Tech Transfer eNews Blog

U Maryland study finds start-ups that mix business and friendship are more successful

By Jesse Schwartz
Published: December 1st, 2021

A recent study from the University of Maryland (UMD) finds that start-up teams that mix business and friendship are more likely to succeed.

According to the study, founders who get along through shared values and experiences, as well as complement each other’s skills and capabilities, can foster better team dynamics and have more success raising funds, being productive and earning profits.

Led by UMD professors Rajshree Agarwal, Gilad Chen and Brent Goldfarb, the research team behind the study examined how start-up founders assemble their teams and how their formation strategies affect their companies.

The study concludes that there are generally two strategies co-founders use to find each other. One is to seek out people based on their skill sets and how well they might fit within the company. The other is to assemble a group of people who have already formed interpersonal bonds through past experiences, such as college friends, former co-workers, or family members.

Every new start-up’s goal, the authors argue, should be to meld both of these strategies together. “To get the team with that perfect combination of having both the resources and the right mindset, and the right level of comfort that you share with each other, that’s hard to do,” says Agarwal. “Creating teams requires intentional thought and attention to these two things. It’s going to be hard, and it’s going to be rare, but if you do it, there are huge performance benefits.”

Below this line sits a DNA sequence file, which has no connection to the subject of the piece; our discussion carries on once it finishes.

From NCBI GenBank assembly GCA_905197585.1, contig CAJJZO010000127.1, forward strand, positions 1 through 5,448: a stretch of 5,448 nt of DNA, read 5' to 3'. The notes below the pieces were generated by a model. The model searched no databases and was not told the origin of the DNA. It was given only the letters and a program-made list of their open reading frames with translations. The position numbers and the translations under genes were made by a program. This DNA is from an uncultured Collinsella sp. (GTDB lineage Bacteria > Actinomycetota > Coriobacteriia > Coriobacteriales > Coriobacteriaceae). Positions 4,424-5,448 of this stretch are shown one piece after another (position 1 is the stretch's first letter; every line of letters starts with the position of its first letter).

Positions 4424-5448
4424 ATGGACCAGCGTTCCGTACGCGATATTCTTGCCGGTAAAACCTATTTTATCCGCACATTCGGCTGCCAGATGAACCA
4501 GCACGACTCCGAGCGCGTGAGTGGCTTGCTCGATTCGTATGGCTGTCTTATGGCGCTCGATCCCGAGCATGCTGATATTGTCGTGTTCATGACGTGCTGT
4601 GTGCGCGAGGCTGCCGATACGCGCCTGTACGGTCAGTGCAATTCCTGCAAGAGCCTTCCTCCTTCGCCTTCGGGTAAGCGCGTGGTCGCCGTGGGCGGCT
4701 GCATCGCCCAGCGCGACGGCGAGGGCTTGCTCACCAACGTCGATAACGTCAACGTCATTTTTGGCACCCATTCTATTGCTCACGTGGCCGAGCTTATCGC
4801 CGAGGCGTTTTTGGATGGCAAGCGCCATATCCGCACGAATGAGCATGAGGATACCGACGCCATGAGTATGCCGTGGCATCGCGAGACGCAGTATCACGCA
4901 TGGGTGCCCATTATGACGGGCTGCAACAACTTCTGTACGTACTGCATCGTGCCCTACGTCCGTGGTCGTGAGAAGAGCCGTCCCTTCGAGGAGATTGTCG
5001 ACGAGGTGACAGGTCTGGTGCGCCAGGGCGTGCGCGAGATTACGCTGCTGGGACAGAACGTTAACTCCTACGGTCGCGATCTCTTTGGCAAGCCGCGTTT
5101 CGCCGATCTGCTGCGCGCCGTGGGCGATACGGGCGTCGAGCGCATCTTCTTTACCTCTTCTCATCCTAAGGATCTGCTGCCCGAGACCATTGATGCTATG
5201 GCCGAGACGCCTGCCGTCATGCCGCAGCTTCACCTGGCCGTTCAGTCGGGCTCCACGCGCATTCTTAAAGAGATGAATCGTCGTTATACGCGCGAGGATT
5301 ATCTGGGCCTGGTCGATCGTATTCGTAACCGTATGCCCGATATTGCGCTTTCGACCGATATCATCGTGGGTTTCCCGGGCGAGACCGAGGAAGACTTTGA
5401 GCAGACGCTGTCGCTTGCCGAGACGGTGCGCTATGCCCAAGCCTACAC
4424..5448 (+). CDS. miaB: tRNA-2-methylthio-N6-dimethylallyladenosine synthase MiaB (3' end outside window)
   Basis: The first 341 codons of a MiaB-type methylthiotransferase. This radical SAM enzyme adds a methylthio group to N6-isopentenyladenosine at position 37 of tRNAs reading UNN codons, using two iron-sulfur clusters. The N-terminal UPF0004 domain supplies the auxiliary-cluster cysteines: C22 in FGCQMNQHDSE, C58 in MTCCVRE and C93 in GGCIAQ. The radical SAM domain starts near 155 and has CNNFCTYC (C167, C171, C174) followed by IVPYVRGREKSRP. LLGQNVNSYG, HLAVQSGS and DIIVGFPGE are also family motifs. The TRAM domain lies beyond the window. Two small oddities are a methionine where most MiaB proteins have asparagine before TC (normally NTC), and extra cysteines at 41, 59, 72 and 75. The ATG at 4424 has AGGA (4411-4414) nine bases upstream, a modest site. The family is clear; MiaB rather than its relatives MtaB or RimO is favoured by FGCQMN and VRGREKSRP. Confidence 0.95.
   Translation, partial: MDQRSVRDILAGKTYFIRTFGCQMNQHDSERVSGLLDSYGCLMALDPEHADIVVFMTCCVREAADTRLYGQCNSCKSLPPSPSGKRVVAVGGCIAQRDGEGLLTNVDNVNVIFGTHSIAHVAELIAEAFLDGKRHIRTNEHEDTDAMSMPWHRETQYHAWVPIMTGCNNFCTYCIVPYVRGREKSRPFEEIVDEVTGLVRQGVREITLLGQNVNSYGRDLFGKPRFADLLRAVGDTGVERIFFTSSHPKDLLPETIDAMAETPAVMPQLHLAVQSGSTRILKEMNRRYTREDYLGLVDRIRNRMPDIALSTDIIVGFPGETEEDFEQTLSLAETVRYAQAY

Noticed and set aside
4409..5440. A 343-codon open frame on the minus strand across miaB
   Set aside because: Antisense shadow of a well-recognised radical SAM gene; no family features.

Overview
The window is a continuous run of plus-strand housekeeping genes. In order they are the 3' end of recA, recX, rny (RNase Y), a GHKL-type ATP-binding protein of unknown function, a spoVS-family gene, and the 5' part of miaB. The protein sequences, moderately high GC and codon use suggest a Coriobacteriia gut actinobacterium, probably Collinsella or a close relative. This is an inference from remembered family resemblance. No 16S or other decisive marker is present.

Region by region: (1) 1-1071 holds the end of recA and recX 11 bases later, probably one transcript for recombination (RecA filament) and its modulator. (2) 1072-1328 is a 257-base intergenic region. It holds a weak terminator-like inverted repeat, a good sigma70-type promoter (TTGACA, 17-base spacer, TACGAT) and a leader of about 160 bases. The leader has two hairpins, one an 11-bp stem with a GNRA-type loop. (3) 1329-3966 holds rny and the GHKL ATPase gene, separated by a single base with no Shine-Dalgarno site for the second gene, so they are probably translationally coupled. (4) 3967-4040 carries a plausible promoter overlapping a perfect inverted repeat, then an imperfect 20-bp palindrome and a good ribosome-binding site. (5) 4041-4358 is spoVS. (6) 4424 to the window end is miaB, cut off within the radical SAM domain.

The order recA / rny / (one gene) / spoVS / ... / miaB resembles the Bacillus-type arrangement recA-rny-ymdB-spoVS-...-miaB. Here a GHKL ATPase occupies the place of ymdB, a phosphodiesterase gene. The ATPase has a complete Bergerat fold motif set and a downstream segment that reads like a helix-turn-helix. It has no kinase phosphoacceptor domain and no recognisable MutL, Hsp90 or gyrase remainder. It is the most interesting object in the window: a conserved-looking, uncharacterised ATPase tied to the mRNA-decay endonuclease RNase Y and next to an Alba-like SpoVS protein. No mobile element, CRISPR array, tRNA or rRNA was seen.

The authors looked at different start-ups on the crowdfunding platform Kickstarter and coded whether the co-founders selected each other based on interpersonal attraction, complementary skill sets or both.

“We were able to link these strategies to the amount of funding they actually raised,” says Chen. “A minority of those teams — about 10% to 15% — engaged in the hybrid team formation, but there was a huge dollar-value premium for those teams.”

Still, the authors say there’s hope for start-ups who don’t initially take the hybrid approach. As they bring on new team members, they can balance their initial strategy by pivoting to the other one.

“Each member is important not because they are just dividing and conquering all of these tasks, but also because they’re brainstorming and problem-solving on what should be the right solution,” says Agarwal. “For that, team members need complementary skills, but they also need to trust in each other.”

Source:  Cision

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